Cisco blows out network edge with more bandwidth, virtualization
New ASR platforms deliver 96 Tb/s and the ability to more flexibly virtualize that bandwidth and efficiently shuttle it into the network core
Last week, Cisco ushered in the zettabyte era (CP: Cisco VNI: Traffic grows (to zettabyte levels), as does survey’s impact). Today, it unveiled new edge and aggregation routers and network virtualization technology to ensure the operator network edge doesn’t become a bottleneck as it funnels all of that traffic to network cores increasingly operating at 100 Gb/s and higher.
The additions to Cisco’s ASR 9000 router line deliver 96 Tb/s throughput, aiming to offer a big raw performance boost over most of today’s edge routers, including Cisco’s own ASR 9010 and Cisco ASR 9006 Routers as well as systems from competitors like Juniper and Alcatel-Lucent. The new Cisco ASR 9922 Router (with 10G and 100G interfaces) is focused on the network edge and the Cisco ASR 9000v on the network aggregation layer. The vendor also highlighted IPv6 support across all of its routers, a key requirement for service providers today.
Along with those new routers, Cisco introduced Cisco nV (network virtualization) technology which lets service providers blend together the management and bandwidth provisioning of edge, aggregation and access layers into a single virtualized system. The capability will be made available first on the ASR 9000, then on other Cisco platforms. Cisco claimed the higher capacity systems managed on a more virtualized basis can save operators up to 70% on operational costs, crucial as operators aim to monetize costly-to-deliver higher bandwidth services on tight margins.
Cisco focused its initial virtualization efforts on the data center, now the vendor “is bringing virtualization into the network,” said Pankaj Patel, senior vice president and general manager for Cisco's service provider business. With Cisco nV, service providers “can intelligently blend edge, aggregation and access into one logical system. It breaks down the silo between the network cloud and the customer, simplifies operations and creates feature parity throughout the network.”
In a Webcast announcing the new systems, Cisco rolled out a handful of existing customers to advocate for the need for more bandwidth, and better management, at the network edge, including Comcast, Cox Communications, Fastweb and Tata Communications.
Cox, for instance, has already deployed more than 100 previous-generation ASRs throughout its network, and welcomed the higher-capacity new systems and network virtualization, noting that current levels of network growth “can make you dizzy as an operator,” said Jay Rolls, senior vice president of technology, Cox Communications. Currently Cox manages all those Cisco edge routers, spread out across 18 different cities, on a site by site basis. “I don’t think that’s the best model,” he said. “One touch management is pretty exciting.”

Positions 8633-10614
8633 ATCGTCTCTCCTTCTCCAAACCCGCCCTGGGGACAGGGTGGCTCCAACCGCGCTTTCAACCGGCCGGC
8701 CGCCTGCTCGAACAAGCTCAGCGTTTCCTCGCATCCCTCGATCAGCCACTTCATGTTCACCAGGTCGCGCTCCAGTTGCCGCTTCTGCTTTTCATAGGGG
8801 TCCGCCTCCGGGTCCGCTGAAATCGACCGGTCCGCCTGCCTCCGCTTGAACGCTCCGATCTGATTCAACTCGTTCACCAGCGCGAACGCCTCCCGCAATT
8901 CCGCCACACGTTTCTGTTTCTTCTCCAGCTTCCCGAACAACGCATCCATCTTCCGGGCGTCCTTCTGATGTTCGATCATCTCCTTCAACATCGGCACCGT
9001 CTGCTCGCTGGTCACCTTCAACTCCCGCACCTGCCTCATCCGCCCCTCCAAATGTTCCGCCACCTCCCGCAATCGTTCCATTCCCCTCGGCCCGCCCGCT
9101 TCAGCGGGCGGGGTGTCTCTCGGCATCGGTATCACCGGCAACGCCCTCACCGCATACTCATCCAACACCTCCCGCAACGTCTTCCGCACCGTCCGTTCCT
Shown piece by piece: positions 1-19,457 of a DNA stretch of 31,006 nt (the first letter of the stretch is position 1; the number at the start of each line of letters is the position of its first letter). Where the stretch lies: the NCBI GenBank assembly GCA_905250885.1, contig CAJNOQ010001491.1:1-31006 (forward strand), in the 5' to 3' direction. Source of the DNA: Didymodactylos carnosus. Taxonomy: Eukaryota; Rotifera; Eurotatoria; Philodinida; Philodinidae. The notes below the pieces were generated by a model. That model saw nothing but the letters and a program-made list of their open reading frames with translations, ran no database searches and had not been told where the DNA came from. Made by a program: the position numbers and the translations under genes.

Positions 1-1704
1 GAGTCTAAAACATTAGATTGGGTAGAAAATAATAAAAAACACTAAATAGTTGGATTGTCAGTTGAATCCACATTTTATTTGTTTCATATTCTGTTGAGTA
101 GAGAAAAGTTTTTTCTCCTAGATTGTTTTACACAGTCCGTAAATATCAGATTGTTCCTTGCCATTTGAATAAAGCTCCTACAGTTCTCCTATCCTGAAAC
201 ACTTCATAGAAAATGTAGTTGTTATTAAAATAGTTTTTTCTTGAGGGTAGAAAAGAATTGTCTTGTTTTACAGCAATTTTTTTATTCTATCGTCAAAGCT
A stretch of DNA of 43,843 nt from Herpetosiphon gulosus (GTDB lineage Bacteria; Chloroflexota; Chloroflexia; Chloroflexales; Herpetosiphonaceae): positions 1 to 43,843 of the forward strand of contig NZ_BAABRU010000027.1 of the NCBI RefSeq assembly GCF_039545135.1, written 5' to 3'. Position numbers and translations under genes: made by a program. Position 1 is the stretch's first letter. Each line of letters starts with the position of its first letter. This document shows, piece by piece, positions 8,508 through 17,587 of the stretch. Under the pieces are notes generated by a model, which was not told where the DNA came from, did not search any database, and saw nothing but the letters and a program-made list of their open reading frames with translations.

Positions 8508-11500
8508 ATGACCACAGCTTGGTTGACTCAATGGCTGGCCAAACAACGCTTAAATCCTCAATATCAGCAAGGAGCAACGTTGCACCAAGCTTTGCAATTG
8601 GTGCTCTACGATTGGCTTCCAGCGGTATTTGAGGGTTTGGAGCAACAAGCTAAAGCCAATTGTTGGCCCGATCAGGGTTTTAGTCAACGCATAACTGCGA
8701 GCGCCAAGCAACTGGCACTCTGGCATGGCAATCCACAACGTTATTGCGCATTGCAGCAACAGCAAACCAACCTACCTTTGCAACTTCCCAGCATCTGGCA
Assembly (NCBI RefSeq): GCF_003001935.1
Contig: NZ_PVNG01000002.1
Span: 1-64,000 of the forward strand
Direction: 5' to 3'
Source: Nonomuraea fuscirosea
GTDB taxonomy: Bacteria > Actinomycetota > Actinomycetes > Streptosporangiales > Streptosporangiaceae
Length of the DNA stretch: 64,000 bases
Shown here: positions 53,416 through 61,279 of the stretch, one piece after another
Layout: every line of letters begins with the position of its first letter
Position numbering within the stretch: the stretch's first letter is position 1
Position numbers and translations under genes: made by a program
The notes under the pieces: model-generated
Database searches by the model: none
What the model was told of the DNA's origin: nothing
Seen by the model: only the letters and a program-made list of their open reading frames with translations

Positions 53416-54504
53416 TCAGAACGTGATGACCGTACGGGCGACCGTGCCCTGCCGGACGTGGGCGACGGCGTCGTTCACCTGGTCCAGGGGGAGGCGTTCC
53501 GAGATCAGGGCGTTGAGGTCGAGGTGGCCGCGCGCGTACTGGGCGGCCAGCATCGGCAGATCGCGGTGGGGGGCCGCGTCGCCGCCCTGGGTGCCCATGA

Indeed, network virtualization – and the less costly, more flexible bandwidth management it promises – fits Cox’s needs to change the way it manages its network applications. “One of the axioms we’ve been starting to act on here at Cox is that we need to disassociate our applications from the network. We need to start separating them and not make them appliance vertical solutions as in the past,” Rolls said. “It means we have a lot more demands out of what we need from the network.”
Service providers have been bulking up their network cores to 100 Gb/s and higher with products like Cisco’s CRS-3. Cisco’s focus today on the network edge – along with similar efforts in mobile backhaul networks, where T-1s are quickly giving way to 10 Gb/s and higher Ethernet links – demonstrate that a network is only as strong as its weakest links.
In its recent VNI survey, Cisco predicted that by 2015, network-connected devices would number more than 15 billion and the total amount of global Internet traffic would reach 966 exabytes per year – driven by mobile data network growth and in particular video delivery over both wired and wireline networks.
Want to use this article? Click here for options!
© 2013 Penton Media Inc.
In this Webinar you will learn how to create a real-time relationship with your customers, how to proactively improve the customer experience, and how to successfully target and cross-sell services to boost incremental revenue.
- Megabytes to Megabucks, Bandwidth to Business Models: How 4G Is Changing Everything
- How to Unplug Your Redundant Telco Apps To Save Money and Improve Efficiency
- When IaaS Isn't Enough: Service Provider Business Models to Drive Growth and Build Margin
- How to Transform Your Aging Telco Voice Network to Drive New Profits and Revenue
- Creative Licensing Approaches for Telcos & Their Network Equipment Vendors
- Smart Home Opportunity: Balancing Customer Data & Privacy
This paper discusses the rise of Diameter and benefits of Diameter Protocol.
- Conducting The Orchestration – Order Management at the Speed of Business
- Toward a Converged Network Edge
- Beyond Spam – Email Security in the Age of Blended Threats
- 6 Important Steps to Evaluating a Web Filtering Solution
- The Expertise to Protect You from Botnet and DDoS Attacks
- Seeing is Believing – Bridging the Order Visibility Gap
Service providers are under tremendous pressure to turn up new services faster then before and, at the same time,
to do it at less expense - and intra-office fiber is one of the biggest challenges in terms of both cost and service
From the Blog
Join the Discussion
Get more out of Connected Planet by visiting our related resources below:
Connected Planet highlights the next generation of service providers, as well as how their customers use services in new ways.Subscribe Now